Eric Hobsbawm
Nations and Nationalism since 1780


NOTE: Eric Hobsbawm is one of the best known historians of the Twentieth Century. In addition to many books on a variety of topics, Hobsbawm has written two important texts dealing with the subject of nationalism. These include: Nations and Nationalism Since 1780 and The Invention of Tradition. The excerpt included here is drawn from Nations and Nationalism since 1780.


Neither objective nor subjective definitions are thus satisfactory, and both are misleading. In any case, agnosticism is the best initial posture of a student in this field, and so this book assumes no a priori definition of what constitutes a nation. As an initial working assumption any sufficiently large body of people whose members regard themselves as members of a 'nation', will be treated as such. However, whether such a body of people does so regard itself cannot be established simply by consulting writers or political spokesmen of organizations claiming the status of 'nation' for it. The appearance of a group of spokesmen for some 'national idea' is not insignificant, but the word 'nation' is today used so widely and imprecisely that the use of the vocabulary of nationalism today may mean very little indeed.

Nevertheless, in approaching 'the national question' 'it is more profitable to begin with the concept of "the nation" (i.e. with "nationalism") than with the reality it represents'. For 'The ‘nation’ as conceived by nationalism, can be recognized prospectively; the real "nation" can only be recognized a posteriori.'

This is the approach of the present book. It pays particular attention to the changes and transformations of the concept, particularly towards the end of the nineteenth century. Concepts, of course, are not part of free-floating philosophical discourse, but socially, historically and locally rooted, and must be explained in terms of these realities.

For the rest, the position of the writer may be summarized as follows.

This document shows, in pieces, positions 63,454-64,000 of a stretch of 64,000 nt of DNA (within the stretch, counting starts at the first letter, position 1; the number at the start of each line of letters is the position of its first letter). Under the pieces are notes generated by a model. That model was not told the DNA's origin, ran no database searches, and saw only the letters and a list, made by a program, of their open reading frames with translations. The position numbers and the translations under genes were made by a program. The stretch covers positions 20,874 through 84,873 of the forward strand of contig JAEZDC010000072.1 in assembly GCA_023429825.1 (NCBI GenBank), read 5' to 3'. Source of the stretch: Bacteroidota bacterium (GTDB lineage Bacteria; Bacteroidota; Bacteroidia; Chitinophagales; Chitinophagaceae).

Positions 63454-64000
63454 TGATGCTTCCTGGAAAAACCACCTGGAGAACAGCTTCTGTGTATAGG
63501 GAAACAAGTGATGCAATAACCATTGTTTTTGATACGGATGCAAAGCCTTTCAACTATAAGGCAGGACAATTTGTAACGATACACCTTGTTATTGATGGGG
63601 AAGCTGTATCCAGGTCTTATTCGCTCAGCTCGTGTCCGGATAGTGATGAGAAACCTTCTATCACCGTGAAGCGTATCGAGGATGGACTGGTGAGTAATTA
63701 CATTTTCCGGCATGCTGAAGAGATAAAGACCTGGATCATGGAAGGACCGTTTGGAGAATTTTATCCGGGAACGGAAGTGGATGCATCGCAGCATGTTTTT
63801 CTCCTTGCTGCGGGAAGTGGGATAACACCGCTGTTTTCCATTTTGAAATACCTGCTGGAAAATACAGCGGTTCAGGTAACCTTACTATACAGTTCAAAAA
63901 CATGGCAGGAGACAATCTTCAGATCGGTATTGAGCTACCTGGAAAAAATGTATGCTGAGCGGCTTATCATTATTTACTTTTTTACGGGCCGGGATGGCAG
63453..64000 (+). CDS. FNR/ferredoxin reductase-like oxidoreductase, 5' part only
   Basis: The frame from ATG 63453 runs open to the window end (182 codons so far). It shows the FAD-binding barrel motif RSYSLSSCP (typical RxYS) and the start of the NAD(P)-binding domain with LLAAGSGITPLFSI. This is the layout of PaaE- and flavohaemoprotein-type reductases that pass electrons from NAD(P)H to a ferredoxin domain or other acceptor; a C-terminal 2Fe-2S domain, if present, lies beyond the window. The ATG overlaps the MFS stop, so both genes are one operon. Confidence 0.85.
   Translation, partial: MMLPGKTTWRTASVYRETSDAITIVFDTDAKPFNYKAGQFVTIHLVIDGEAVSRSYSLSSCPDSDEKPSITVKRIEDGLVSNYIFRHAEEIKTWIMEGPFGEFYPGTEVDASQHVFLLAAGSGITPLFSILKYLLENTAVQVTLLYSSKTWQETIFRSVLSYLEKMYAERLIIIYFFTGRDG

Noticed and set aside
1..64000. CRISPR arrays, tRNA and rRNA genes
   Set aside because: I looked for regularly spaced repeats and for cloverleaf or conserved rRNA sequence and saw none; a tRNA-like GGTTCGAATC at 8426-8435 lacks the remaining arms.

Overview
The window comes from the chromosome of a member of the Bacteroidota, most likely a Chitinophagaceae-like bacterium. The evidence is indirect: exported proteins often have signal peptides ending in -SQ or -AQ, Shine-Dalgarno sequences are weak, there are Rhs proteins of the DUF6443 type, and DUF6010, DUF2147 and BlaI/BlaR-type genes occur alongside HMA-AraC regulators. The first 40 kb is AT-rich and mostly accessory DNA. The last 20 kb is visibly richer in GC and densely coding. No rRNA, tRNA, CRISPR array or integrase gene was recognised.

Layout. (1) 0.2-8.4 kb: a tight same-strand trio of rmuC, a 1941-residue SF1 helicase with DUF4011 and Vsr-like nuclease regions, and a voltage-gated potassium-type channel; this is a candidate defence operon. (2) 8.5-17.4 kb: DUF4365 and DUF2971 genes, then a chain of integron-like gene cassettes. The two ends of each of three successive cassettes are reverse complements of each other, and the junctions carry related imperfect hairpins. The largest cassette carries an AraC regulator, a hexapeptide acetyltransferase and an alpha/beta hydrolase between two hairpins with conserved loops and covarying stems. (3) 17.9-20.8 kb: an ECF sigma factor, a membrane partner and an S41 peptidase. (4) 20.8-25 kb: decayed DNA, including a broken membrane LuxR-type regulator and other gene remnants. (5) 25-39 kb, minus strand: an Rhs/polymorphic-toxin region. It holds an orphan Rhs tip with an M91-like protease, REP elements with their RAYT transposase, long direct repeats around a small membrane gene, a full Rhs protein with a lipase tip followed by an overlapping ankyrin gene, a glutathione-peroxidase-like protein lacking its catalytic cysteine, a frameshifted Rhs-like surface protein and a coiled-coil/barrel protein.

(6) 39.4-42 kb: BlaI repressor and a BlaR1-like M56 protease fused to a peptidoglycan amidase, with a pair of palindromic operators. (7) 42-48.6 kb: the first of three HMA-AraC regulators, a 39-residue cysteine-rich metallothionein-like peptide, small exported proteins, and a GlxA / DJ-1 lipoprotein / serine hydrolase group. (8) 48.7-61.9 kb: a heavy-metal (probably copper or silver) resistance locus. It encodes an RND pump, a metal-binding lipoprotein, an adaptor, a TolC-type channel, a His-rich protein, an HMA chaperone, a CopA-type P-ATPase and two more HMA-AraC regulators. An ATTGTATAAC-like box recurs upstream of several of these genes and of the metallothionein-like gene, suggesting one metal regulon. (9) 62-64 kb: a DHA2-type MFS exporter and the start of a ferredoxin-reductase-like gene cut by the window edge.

1. I use the term 'nationalism' in the sense defined by Gellner, namely to mean 'primarily a principle which holds that the political and national unit should be congruent.' I would add that this principle also implies that the political duty of Ruritanians to the polity which encompasses and represents the Ruritanian nation, overrides all other public obligations, and in extreme cases (such as wars) all other obligations of whatever kind. This implication distinguishes modern nationalism from other and less demanding forms of national or group identification which we shall also encounter.

  2. Like most serious students, I do not regard the 'nation' as a primary nor as an unchanging social entity. It belongs exclusively to a particular, and historically recent, period. It is a social entity only insofar as it relates to a certain kind of modern territorial state, the 'nation-state', and it is pointless to discuss nation and nationality except insofar as both relate to it. Moreover, with Gellner I would stress the element of artifact, invention and social engineering which enters into the making of nations. 'Nations as a natural, God-given way of classifying men, as an inherent ... political destiny, are a myth; nationalism, which sometimes takes preexisting cultures and turns them into nations, sometimes invents them, and often obliterates preexisting cultures: that is a reality.' In short, for the purposes of analysis nationalism comes before nations. Nations do not make states and nationalisms but the other way round.

  3. The 'national question', as the old Marxists called it, is situated at the point of intersection of politics, technology and social transformation. Nations exist not only as functions of a particular kind of territorial state or the aspiration to establish one - broadly speaking, the citizen state of the French Revolution - but also in the context of a particular stage of technological and economic development. Most students today will agree that standard national languages, spoken or written, cannot emerge as such before printing, mass literacy and hence, mass schooling. It has even been argued that popular spoken Italian as an idiom capable of expressing the full range of what a twentieth-century language needs outside the domestic and face-to-face sphere of communication, is only being constructed today as a function of the needs of national television programming. Nations and their associated phenomena must therefore be analyzed in terms of political, technical, administrative, economic and other conditions and requirements.

  4. For this reason they are, in my view, dual phenomena, constructed essentially from above, but which cannot be understood unless also analyzed from below, that is in terms of the assumptions, hopes, needs, longings and interests of ordinary people, which are not necessarily national and still less nationalist. If I have a major criticism of Gellner's work it is that his preferred perspective of modernization from above, makes it difficult to pay adequate attention to the view from below.